Why the recommended age for a hair transplant is totally irrelevant

Being able to get treatment for hair loss is a welcome thing at any age. It allows a person to recover something that used to be a part of them on a daily basis. They get to appreciate again what they have lost. The value that a person places upon his hair would vary however and there are definitely a lot who are comfortable with whatever amount of hair they have on their scalp.

Of all the hair loss conditions affecting men today, none has been more prevalent than androgenic alopecia. It will manifest itself in up to seventy percent of males throughout their lifetimes. Male pattern baldness usually shows its initial symptoms around the late twenties to early thirties, however it can start much earlier. It is a very gradual hair loss condition that is evidenced by a receding hairline in the temporal areas of the scalp. The thinning of the frontal central area just above the forehead usually follows this. A more progressive condition will include balding in the center of the vertex region of the scalp that will slowly experience hair loss in an outward fashion. These areas will eventually result in the top of the scalp being free of hair. The only strands that will remain will be around the lower sides and back of the head that will resemble a horseshoe like pattern.


This remaining region with hair is what is classified as the donor area when it comes to hair transplants. It is where hair can still grow despite the male pattern baldness having run its course. Surgical operations such as follicular unit transplantation (FUT) harvest a strip of skin containing healthy hair follicles from this area and distribute them throughout the scalp. Follicular unit extraction (FUT) procedures also take healthy hair follicles from this area. The logic behind this is that both an FUT and an FUE operation will leave scarring after it is performed. It needs the existing hair in the donor area to cover it from exposure. Getting hair follicles that are beyond it might cause the scarring to be revealed when the male pattern baldness has progressed.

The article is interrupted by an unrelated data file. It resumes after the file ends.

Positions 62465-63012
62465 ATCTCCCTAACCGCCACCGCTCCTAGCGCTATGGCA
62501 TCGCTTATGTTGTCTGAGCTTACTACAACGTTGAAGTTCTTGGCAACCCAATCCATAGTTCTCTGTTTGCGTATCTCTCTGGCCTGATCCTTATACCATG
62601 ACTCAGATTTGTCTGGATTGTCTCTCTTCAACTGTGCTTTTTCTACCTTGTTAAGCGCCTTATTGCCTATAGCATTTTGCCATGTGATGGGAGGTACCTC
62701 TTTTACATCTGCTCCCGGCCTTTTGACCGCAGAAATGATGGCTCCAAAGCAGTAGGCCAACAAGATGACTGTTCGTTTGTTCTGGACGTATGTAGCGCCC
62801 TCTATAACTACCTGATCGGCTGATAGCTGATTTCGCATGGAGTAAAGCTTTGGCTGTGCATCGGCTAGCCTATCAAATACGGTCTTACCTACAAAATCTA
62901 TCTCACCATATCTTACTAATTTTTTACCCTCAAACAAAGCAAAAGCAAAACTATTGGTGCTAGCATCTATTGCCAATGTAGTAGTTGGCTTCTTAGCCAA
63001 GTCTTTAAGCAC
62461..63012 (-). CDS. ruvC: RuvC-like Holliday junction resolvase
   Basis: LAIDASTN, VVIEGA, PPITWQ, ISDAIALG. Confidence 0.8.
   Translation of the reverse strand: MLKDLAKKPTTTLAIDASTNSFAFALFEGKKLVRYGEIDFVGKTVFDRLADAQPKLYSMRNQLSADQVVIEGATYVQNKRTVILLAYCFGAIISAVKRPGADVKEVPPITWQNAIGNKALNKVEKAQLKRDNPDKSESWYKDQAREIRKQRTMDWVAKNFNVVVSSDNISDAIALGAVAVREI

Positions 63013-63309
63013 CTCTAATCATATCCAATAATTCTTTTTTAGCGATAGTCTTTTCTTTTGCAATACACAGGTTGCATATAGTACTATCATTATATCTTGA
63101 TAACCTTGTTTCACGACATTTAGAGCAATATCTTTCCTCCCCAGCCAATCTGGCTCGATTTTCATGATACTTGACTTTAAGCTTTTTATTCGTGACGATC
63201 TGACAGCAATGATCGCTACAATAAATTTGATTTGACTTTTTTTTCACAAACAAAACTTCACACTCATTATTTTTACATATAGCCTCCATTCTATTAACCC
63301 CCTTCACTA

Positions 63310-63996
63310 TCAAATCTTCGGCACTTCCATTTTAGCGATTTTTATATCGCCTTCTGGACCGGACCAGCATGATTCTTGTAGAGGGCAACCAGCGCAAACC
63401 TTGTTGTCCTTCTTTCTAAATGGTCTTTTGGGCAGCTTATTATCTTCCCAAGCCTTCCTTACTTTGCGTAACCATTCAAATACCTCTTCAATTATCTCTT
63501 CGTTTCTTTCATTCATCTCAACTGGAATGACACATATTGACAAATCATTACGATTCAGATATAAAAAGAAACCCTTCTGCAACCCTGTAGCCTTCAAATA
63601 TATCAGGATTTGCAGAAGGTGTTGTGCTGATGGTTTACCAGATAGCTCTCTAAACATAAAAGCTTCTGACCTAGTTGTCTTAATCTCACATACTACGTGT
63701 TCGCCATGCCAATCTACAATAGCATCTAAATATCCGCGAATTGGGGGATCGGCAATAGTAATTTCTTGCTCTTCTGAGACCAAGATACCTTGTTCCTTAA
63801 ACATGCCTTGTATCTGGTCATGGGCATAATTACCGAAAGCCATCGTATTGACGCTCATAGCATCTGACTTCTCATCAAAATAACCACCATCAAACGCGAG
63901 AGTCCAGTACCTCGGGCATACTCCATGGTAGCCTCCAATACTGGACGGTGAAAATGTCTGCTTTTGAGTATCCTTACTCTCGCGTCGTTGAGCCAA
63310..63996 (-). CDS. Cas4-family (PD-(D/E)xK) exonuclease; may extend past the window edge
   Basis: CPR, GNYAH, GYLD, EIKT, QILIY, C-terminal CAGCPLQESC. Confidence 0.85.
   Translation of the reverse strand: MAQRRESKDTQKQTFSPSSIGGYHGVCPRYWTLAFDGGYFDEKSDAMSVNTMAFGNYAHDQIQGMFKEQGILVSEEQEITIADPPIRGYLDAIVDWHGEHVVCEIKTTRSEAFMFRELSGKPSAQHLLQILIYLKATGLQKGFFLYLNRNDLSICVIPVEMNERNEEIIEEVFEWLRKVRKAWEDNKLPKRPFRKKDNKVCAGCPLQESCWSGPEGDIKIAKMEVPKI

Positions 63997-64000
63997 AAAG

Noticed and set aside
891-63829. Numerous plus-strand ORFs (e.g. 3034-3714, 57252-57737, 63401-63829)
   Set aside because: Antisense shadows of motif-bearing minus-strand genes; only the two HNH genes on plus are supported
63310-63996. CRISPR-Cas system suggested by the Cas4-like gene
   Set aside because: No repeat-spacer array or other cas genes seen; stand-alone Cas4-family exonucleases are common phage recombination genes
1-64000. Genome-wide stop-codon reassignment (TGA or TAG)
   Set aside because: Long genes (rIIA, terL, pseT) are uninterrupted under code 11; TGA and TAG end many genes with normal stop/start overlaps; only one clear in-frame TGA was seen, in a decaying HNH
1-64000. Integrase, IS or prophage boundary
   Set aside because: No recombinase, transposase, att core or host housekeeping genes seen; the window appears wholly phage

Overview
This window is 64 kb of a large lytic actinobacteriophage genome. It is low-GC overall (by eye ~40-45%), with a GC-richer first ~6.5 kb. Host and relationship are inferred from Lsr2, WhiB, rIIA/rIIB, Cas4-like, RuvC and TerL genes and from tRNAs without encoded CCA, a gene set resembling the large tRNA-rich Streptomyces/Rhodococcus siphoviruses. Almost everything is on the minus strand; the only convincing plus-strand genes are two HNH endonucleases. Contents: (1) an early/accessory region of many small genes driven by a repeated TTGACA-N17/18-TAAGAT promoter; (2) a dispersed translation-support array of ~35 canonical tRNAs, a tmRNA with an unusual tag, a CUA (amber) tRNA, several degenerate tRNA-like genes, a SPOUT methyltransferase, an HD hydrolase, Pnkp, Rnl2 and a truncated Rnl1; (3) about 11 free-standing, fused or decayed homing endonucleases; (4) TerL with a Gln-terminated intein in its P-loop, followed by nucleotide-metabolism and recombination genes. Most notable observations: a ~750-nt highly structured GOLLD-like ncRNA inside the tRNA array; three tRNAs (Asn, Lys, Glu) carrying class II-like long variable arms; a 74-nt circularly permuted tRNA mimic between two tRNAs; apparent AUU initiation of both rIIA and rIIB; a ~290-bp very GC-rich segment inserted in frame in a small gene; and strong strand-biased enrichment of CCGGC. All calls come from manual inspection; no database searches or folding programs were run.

Hair loss can start earlier in some men. There are even those that experience it during their teens. For these people, the time at which the top of their scalp will be fully exposed might be shorter. It will still however, take some time before this happens and it would be wise to allow the male pattern baldness to progress to a certain degree before having a hair transplant procedure. It is recommended that the minimum age before getting either an FUT or FUE procedure is 25 years old. While this age is still quite young, it would at least allow them enough time to see how much the androgenic alopecia will affect their scalp. By this time, the surgeon would be able to make a good enough estimate of where to harvest the hair follicles and implant them unto the thinning areas.

Unfortunately, life is not as simple as that. Try telling an 18 year old who has already lost 50% of his hair, that he should wait until he is 25 before considering treatment. Equally, does a man of that age really want to start messing around with Propecia and hair systems? Of course not. Then again, any surgeon who agrees to perform hair transplant surgeon should reassess his morals, because as patronizing as it may sound, none of us know what we want at that age. We’re more prone to making emotional, rash decisions, an approach that does not mix well with any sort of cosmetic surgery, including hair transplants.

It might be better to consider other forms of treatment. Male pattern baldness in its early stages can be treated with anti hair loss shampoos and concealers. It can also be remedied by a scalp micropigmentation (SMP) procedure where the balding is most noticeable. SMP is very useful because it can work with existing hair and create an illusion of a thicker scalp. It can be applied on specific areas and can be removed as needed to better suit any balding situation. This is something that younger men might want to consider at any stage of their alopecia, because the long term implications are not as serious due to relatively easy reversal methods available.